See the Online journal of Issues in Nursing article:
Combating Disruptive Behaviors: Strategies to Promote a Healthy Environment ...
One strategy that has been used by nurses to show support for other nurses is by calling a "Code Bully" or a "Code Pink" (Childers, 2004; Namie & Namie, 2009). If a nurse is being yelled at by another healthcare worker, a code can be called by word of mouth or by a more formal method, and the nurses can unify by physically standing behind the nurse so as to let the disrupter know that the disruptive behavior is unacceptable (Childers, 2004).
When this happens, disruptive individuals realize they are not facing one person but rather facing a group of people, and a power shift occurs. This power shift is sometimes enough to stop the episode of disruptive behavior.
Break the bullying cycle - American Nurse Today
Bullying in the Workplace: Reversing a Culture - ANA Nurse CE
Bullying Among Nurses - Nursing Center - Journal Issue
Dealing with bullying and harassment: a guide for students - RCN
http://www.nursesbooks.org/Main-Menu...Workplace.aspxLast edit by NRSKarenRN on Apr 18, '13
- 0Apr 18, '13 by jadelpn GuideYour parent company should have an ethics hotline. Use it if you feel adminstration is not responding appropriately to valid complaints.
If you are a union facility, bring it to your union delegate. If the MA is in a union, bring her behavior to the attention of her union.
Make an appointment with HR to discuss these issues, and your desire to help remedy them going forward. Perhaps you should be the one to teach an inservice on workplace bullying--there are some great and informative articles listed above. Maybe a monthly staff meeting as well to "nip things in the bud". These are all things you can speak to HR about.
Often times there's policy.union contract language on attempting to remedy a situation by creating a plan of action to change someone's behaviors. In other words, there are steps that need to be taken to actually fire someone unless it is a patient safety issue. Because you said the nurse in question in "quiet" lately, this may be the case. But from now forward, I would keep a log of actual encounters that are not professional with the nurse in question. If there are any more, as sometimes a "talking to" that results in a behavior modification plan is enough to snap someone out of this.(and believe it or not, I did work with someone and this very thing happend--and what a relief!!)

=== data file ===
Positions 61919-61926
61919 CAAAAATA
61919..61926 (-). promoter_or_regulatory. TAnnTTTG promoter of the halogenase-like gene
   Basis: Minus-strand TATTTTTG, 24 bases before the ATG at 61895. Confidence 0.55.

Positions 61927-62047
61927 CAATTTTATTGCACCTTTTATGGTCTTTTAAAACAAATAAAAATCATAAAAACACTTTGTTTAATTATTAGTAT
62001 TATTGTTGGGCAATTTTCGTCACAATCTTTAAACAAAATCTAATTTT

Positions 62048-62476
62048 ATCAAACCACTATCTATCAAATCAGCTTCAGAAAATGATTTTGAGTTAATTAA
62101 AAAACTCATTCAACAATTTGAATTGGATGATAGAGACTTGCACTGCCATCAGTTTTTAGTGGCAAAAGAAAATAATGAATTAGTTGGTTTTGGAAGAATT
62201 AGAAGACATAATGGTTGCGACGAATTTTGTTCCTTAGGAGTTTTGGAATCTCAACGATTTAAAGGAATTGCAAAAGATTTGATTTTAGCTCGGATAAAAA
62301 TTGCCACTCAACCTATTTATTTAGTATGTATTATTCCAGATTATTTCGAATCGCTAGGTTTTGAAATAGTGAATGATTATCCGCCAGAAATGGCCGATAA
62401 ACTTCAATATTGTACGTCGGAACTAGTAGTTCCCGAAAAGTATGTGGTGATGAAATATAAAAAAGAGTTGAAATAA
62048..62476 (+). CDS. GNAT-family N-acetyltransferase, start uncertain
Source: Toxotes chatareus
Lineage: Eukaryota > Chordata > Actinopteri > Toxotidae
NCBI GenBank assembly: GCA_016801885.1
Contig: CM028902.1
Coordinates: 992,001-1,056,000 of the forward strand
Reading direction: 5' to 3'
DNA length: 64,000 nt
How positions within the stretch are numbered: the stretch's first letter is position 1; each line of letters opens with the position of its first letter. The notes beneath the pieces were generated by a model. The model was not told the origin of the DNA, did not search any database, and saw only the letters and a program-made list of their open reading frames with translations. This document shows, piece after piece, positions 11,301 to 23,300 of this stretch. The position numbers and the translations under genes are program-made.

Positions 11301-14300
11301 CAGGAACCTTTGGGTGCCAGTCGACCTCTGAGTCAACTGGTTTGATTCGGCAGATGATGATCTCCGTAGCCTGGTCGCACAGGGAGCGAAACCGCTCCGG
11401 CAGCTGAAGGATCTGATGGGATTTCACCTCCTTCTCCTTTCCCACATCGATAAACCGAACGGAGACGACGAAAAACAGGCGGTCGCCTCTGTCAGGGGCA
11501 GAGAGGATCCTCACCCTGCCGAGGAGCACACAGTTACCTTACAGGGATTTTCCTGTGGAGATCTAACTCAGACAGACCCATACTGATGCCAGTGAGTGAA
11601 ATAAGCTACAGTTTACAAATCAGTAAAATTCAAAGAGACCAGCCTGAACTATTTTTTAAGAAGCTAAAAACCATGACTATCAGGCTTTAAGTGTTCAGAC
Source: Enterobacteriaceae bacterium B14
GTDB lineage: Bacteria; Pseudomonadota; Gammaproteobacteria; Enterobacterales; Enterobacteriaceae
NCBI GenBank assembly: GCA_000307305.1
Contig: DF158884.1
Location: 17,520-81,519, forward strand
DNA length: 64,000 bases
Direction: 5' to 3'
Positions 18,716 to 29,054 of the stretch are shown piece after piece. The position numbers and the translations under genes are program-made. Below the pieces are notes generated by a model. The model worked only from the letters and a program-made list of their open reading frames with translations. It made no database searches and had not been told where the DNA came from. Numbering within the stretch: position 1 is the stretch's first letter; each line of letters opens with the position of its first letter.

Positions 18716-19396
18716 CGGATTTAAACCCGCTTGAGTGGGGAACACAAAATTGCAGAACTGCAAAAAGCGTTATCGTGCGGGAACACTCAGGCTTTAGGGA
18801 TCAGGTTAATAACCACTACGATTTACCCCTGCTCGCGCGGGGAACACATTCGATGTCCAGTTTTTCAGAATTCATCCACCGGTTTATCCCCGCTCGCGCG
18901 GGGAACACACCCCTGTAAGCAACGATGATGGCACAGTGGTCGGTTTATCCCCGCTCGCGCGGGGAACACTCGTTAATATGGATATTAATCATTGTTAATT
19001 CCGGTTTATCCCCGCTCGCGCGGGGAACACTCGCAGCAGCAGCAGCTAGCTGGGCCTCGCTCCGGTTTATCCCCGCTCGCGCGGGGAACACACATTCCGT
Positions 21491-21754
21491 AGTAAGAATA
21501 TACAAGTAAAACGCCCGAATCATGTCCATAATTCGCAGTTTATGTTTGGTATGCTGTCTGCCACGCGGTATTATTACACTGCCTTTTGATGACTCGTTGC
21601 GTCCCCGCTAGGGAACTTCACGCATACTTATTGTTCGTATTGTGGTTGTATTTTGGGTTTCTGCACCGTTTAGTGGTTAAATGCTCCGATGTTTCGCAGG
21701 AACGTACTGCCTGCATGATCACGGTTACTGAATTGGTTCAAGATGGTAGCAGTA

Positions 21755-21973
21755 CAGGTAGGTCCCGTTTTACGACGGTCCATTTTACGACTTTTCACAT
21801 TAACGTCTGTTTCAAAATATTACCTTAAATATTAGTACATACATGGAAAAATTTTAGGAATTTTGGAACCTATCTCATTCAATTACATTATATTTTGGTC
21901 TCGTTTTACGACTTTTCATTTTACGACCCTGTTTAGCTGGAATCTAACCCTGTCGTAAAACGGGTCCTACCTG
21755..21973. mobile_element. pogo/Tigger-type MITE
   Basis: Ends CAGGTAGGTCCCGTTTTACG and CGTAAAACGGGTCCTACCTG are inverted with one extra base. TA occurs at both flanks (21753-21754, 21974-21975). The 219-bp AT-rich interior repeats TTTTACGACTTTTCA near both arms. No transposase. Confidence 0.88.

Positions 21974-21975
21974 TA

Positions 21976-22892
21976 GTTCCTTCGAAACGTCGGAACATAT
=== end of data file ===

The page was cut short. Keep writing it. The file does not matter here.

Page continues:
As far as the MA, if she is lying and causing a ruckus, that can be documented. That can be a patient safety issue. I would tell your supervisor each and every time that her untruths result in a patient care issue.
It is sad that by going to work, one has to deal with childish and unprofessional behaviors. But it is an error on your supervisor's part for not being pro-active about this.
- 0Apr 18, '13 by LALA_MA2bLPN@jadelpn all the above has been done and unfortunately nothing changed except her "being quiet". Shes even rude and obnoxious to her patients. The MA underneath her is running around telling patients shes a doctor or telling them shes a nurse. She even had a doctor (from another hospital fooled) thinking she was a doctor. Its a hellish and toxic place to work. Ive been there 8 years and every year I pen a new novel! LOL! I found out today that the particular facility where I work has a known history of this "sweep it under the rug: behavior. My reply was im sure and I know this stuff goes on in corporate America on a daily but geesh!! The person I was speaking with simply said, "yes, but nothing like what goes on here" this came from someone in administration....such a shame. Thanks for all the replies...I keep my mouth shut and my nose clean and strive for the light at the end of the tunnel! ♡♡